The ramblings of a 20-something disabled, queer, feminist, Irish kitty

The more my health declines, the more disabled I become, the more angry I get at this attitude that all cripples are just fakers, sponging off the government because they’re too lazy to work.
I think two things made it really hit home recently… I decided to read the guidelines for the Equality Act 2010, so that I would know, once and for all if I’m ‘technically disabled’. For years I’ve struggled, when filling out forms, with whether or not to tick the box that says I’m disabled. So I read the entirety of the guidelines, and what qualifies you to be officially disabled.
The main thing the guidelines highlighted was that it has nothing to do with whether or not you have a diagnosis, whether or not the doctors or government or society have given you the blue badge of approval. It depends entirely on how your symptoms affect your day-to-day life.
Reading through the document, and it’s various examples of how an illness can affect your life, and your ability to carry out simple tasks, it struck me that pretty much every disabled person you see is *more disabled than they look*. Whether you’re disabled from birth, injured in an accident, or slowly crippled by a degenerative illness, ALL disabled people learn to compensate. Human beings are extremely adaptive, as well as having the instinct to automatically try and conform and fit in with others. So as soon as one has some kind of ‘impairment’, one automatically starts to compensate, to try their hardest to fit into the mould that is ‘normality’. All the little ways we learn to compensate, whether it’s by always opting to take the lift instead of climb the stairs, casually ask someone to pass you something instead of bending or reaching, or whatever other little tricks you learn to fake ‘normality’, to fake still being able-bodied like everybody else…
This means that, by faking it as much as your body will allow, by trying to blend in and not attract attention to the things you cannot do, you always hide at least a portion of your disability. Some ‘problems’ are easier to conceal than others, of course… As soon as you stop being able to walk, as soon as you need a wheelchair, you get ‘officially’ branded as disabled. But even when you need a wheelchair, or lose the ability to see or hear, or any of the other things most people take for granted, you start compensating, doing whatever it takes to seem as ‘normal’ as humanly possible.
I’m not even going to get into how fucked up this is, this instinct to try and confirm, to assimilate yourself as best you can into the picture of what others deem a person should be…
Instead I want to draw your attention to the effect this might have on people who claim benefits. Not to mention those who are too scared or ashamed to even apply for benefits, lest they be branded a ‘scrounger’. Go on, think about it… That’s right. It means that every single disabled person is more deserving of whatever benefits they can possibly apply for than you think they are. A fun fact from the Equality Act is that, when deciding if you’re a cripple or not, one has to take into account what you would be like without any medical treatment you might be using, whether that’s a little pill you take each day, or a weekly therapy session, or anything else. ‘They’ (whoever ‘they’ are) have to stop and think about what you would and would not be able to do without any medical intervention, assuming you would still be alive at all.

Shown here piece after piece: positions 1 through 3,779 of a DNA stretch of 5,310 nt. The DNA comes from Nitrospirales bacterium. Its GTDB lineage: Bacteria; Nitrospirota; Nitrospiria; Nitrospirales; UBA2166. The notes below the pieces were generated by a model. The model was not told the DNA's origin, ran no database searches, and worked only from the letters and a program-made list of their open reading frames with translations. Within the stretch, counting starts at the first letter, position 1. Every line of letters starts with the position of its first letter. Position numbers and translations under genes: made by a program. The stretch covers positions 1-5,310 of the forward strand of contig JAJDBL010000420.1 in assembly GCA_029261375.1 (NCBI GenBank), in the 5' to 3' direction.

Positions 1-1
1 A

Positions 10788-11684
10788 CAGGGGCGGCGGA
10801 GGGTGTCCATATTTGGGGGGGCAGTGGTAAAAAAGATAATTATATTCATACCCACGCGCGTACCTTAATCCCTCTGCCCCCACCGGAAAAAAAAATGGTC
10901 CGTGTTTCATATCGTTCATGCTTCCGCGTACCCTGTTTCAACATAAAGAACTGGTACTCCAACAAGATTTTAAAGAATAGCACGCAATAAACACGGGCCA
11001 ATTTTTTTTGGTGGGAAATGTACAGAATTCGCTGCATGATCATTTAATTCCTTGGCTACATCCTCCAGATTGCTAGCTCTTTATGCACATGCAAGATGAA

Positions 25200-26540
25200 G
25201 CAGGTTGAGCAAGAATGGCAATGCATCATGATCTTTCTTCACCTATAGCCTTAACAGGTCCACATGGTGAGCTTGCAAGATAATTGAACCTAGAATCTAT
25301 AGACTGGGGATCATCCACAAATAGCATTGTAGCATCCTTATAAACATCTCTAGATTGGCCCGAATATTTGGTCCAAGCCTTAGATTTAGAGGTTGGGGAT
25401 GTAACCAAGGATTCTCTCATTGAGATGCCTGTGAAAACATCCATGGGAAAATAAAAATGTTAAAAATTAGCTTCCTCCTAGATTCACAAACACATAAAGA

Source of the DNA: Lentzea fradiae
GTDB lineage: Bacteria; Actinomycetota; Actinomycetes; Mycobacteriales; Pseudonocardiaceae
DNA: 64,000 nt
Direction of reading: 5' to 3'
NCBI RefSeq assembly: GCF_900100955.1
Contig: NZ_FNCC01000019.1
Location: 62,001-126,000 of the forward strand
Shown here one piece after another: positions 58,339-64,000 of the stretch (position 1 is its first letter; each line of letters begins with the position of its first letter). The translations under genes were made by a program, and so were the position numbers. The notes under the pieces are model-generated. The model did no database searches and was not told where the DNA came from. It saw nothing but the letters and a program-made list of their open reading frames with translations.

And the second thing that made me stop and think about this? Having to write down an entire list of all my own symptoms to bring to the doctor, and a list of all the little ways I’ve learnt to compensate for my problems. You actually forget how weird and unusual all these little things are, these little tricks for coping with life and pretending to still be ‘normal’. It actually often even takes an able-bodied person to come along, and get close to you, close enough to see the ways you compensate, and to point them out to you, for YOU to realise how much your life has changed, never mind someone on the outside looking in.

So that person you see walking down the street, who smiles and nods just like everyone else, but who dares to claim benefits… Well how dare you judge them? Maybe they have an inhaler hidden in their pocket, maybe they have a little pill they take each night before bed, maybe they even have a wheelchair at home for days when they do struggle to walk. YOU DON’T KNOW. So unless you are a medical professional, who knows this persons entire medical history, don’t you fucking dare make assumptions about whether or not they are disabled, or whether or not they ‘deserve’ benefits. Because you don’t know the first fucking thing about them or what their life is like. And I can pretty much promise you that we don’t sit around wondering if able bodied people really deserve that job or promotion or shiny car they just got, or even the other benefits they might be on. Because we know that it’s none of our goddamn business, and we know how horrible it is to be constantly judged and treated like second class citizens because of something we cannot even control.

So next time someone bitches about ‘benefit scroungers’, whether it’s a colleague or neighbour or politician or the media… Just stop and think what the chances are that this person knows the full story, and whether or not this person is really in the position to make that judgement.


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